Arizona junior quarterback Khalil Tate against the University of Southern California on Saturday, Sept. 29.
A horde of blue-clad players with matching white helmets trudged inside the depths of Arizona Stadium in the late evening hours of Saturday night.
The long-faced young men had just slogged their way through a three-hour contest with longtime Pac-12 foe USC, with the visiting Trojans pulling off a 24-20 victory.
It was a long and arduous affair, with the two combatants committing a combined 26 penalties—with each side having its share of offensive inefficiencies.
The hometown Wildcats (2-3, 1-1) had their share of miscues, falling behind 24-0 midway through the third quarter, before junior quarterback Khalil Tate found former Mountain View High School wide receiver Stanley Berryhill III for a 33-yard touchdown, bringing the Wildcats within 17.
Arizona was able to draw closer in the game's final stanza, with Tate hitting Cedric Peterson for a 32-yard touchdown with 9:32 remaining.
Sophomore running back Gary Brightwell closed out the night's scoring, slamming it home from a yard out to bring Arizona within four, 24-20, with 1:40 remaining in the fourth quarter.
Sophomore kicker Lucas Havrisik's extra point sailed wide-right, setting off the first of two mishaps for the strong-footed place kicker.
His second came mere moments later, when his onside kick attempt skirted along the turf playing surface, before bouncing directly into the hands of a USC return man.
Arizona coach Kevin Sumlin addressed the team's performance post-game, discussing the team's inefficiencies on offense, including racking up 98 rushing yards (to USC's 253).
“Well, I thought USC did a nice job of challenging us," Sumlin said. "They played a bigger front, which was creating singles with linebackers, and then challenged on the perimeter with man-to-man coverage. And so we had to get to an area where we really had to throw the ball and we created some big plays versus the man-to-man coverage."
A quartet of Arizona players met with the media, with each offering their share of platitudes and explanations for the team's 4-point defeat.
Tate, who had 232 passing yards on 16-of-33 passing in the loss, said the team did a poor job of staying energized throughout the night.
The junior knows that the team will need to play with a more evened-out sense of urgency against the University of California at 7 p.m. next Saturday to have a shot at winning.
"I think we didn’t play hard all four quarters. I think we started playing hard, but it didn’t come until the second half, the fourth quarter to be exact," he said. "So, I think that’s something that’s something that you have to do to be a good team or be a team that’s even halfway decent you just have to play all four quarters, and that’s what we didn’t do."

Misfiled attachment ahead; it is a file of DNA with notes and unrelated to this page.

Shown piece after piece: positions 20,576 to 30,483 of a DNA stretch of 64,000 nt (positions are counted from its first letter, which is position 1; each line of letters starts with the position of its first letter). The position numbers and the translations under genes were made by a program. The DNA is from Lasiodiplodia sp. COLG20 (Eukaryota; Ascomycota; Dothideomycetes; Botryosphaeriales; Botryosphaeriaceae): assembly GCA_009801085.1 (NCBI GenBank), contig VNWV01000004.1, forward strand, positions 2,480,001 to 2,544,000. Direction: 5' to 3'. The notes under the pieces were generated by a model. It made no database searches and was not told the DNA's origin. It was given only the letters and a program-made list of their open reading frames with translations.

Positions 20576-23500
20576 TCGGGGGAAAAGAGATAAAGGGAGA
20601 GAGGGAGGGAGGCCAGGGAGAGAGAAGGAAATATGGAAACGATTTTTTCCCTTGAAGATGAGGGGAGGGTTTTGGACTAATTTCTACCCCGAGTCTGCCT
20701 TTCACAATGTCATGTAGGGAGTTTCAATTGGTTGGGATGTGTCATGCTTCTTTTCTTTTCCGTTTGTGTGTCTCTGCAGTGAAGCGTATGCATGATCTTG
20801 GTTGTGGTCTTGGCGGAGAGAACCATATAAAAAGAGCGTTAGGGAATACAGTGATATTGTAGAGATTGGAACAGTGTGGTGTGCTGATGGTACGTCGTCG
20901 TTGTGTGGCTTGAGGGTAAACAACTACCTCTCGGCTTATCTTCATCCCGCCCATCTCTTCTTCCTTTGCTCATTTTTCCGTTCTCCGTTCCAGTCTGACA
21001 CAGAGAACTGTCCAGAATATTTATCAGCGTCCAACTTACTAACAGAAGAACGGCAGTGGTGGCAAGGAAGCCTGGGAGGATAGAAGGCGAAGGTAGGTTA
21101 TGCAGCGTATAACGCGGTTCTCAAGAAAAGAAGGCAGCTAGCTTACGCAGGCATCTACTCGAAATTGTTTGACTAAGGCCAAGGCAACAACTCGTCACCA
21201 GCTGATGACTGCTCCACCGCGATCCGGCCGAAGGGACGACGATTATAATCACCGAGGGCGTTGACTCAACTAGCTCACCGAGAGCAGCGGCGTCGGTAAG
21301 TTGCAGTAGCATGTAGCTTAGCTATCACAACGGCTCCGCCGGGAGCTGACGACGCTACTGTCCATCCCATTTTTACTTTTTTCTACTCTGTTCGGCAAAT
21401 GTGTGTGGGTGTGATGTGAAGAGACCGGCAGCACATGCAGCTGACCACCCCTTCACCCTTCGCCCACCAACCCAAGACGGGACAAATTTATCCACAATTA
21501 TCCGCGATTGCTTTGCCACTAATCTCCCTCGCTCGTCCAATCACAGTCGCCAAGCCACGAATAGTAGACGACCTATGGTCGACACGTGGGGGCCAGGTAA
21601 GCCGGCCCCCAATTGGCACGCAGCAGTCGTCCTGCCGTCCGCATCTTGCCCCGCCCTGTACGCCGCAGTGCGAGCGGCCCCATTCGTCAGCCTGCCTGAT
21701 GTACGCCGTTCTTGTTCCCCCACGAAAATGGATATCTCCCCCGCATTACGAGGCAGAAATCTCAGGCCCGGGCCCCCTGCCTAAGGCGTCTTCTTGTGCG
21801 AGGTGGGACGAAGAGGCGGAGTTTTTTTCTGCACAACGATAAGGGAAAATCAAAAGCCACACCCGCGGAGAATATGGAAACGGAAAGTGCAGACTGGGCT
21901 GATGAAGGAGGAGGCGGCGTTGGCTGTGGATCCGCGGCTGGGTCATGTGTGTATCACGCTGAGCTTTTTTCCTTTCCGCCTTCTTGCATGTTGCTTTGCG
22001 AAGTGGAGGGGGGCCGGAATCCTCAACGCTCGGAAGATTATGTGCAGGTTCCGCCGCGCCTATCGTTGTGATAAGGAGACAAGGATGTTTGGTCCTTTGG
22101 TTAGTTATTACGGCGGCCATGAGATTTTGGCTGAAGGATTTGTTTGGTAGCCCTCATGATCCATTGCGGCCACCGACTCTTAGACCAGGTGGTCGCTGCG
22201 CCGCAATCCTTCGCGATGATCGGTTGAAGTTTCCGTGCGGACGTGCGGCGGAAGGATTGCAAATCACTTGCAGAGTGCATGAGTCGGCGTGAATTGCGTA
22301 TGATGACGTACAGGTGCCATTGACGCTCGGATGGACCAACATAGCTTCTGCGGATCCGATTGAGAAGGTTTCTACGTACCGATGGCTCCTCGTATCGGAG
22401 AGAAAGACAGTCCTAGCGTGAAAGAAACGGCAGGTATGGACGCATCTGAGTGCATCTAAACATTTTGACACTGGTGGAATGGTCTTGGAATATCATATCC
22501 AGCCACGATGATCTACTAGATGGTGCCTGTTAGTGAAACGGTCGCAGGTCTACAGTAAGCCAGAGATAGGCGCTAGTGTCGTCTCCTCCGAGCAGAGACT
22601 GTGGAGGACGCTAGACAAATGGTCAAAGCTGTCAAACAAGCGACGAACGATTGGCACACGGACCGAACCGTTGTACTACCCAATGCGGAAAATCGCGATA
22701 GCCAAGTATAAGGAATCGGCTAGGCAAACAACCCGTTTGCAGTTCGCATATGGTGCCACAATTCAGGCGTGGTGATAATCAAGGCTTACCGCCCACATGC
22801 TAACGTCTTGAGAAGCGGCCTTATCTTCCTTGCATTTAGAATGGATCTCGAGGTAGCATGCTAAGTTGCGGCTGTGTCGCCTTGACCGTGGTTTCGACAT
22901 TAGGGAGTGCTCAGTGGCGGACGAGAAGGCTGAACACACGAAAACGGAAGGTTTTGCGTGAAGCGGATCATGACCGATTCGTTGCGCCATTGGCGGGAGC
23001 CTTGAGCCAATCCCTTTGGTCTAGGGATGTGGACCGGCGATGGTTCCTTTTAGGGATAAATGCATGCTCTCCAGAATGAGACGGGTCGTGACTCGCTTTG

Sophomore linebacker Colin Schooler, who had a team-high 13 tackles and a forced fumble, touched on a similar narrative.
For Schooler, the night's outcome showcased the defense's lack of energy when it mattered most, preventing them from beating the Trojans (3-2, 1-2) for the first time since 2012.
"I thought we played pretty well. Not as well as we played last week, we started off really strong," Schooler said. "Then third quarter, we kind of didn’t have the energy that we should have had, and then when things started to turn out well we started to pick up our energy. But, we have to have that energy no matter what the score is."
Sumlin addressed the team's lack of urgency, which he attributed to a myriad of off-the-field factors, centering around the stoppages incurred by having a game on national television.
“I thought our energy level to start the game was excellent. … It’s hard to have that energy level when you’re not moving the ball offensively," he said. “It’s a different type of game because of all the stoppages—television, penalties, you name it, it happened. All that being said, we didn’t play very well.”
The Wildcats will look to get back in the win column this Saturday against Cal, in the teams' first meeting at Arizona Stadium since the 'Hail Mary' contest in 2014.
That game, which Arizona won 49-45, ended with a wild 47-yard 'Hill Mary' touchdown pass as time expired from then-QB Anu Solomon to receiver Austin Hill in the end zone.
That win propelled Arizona to an improbable 10-4 season, which included the team's first berth in the Pac-12 Football Championship Game.
Schooler believes that the Wildcats, who lead their all-time series with the Bears, 17-14-2, have a good chance against a 3-1 Bears team that lost to Oregon, 42-24 on Saturday night.
"I feel like we just need to play a complete game in all three phases," Schooler said. "If you look at our three loses we haven’t done that, so if we control the line of scrimmage and do well in all three phases of the game then there’s not a team that can beat us."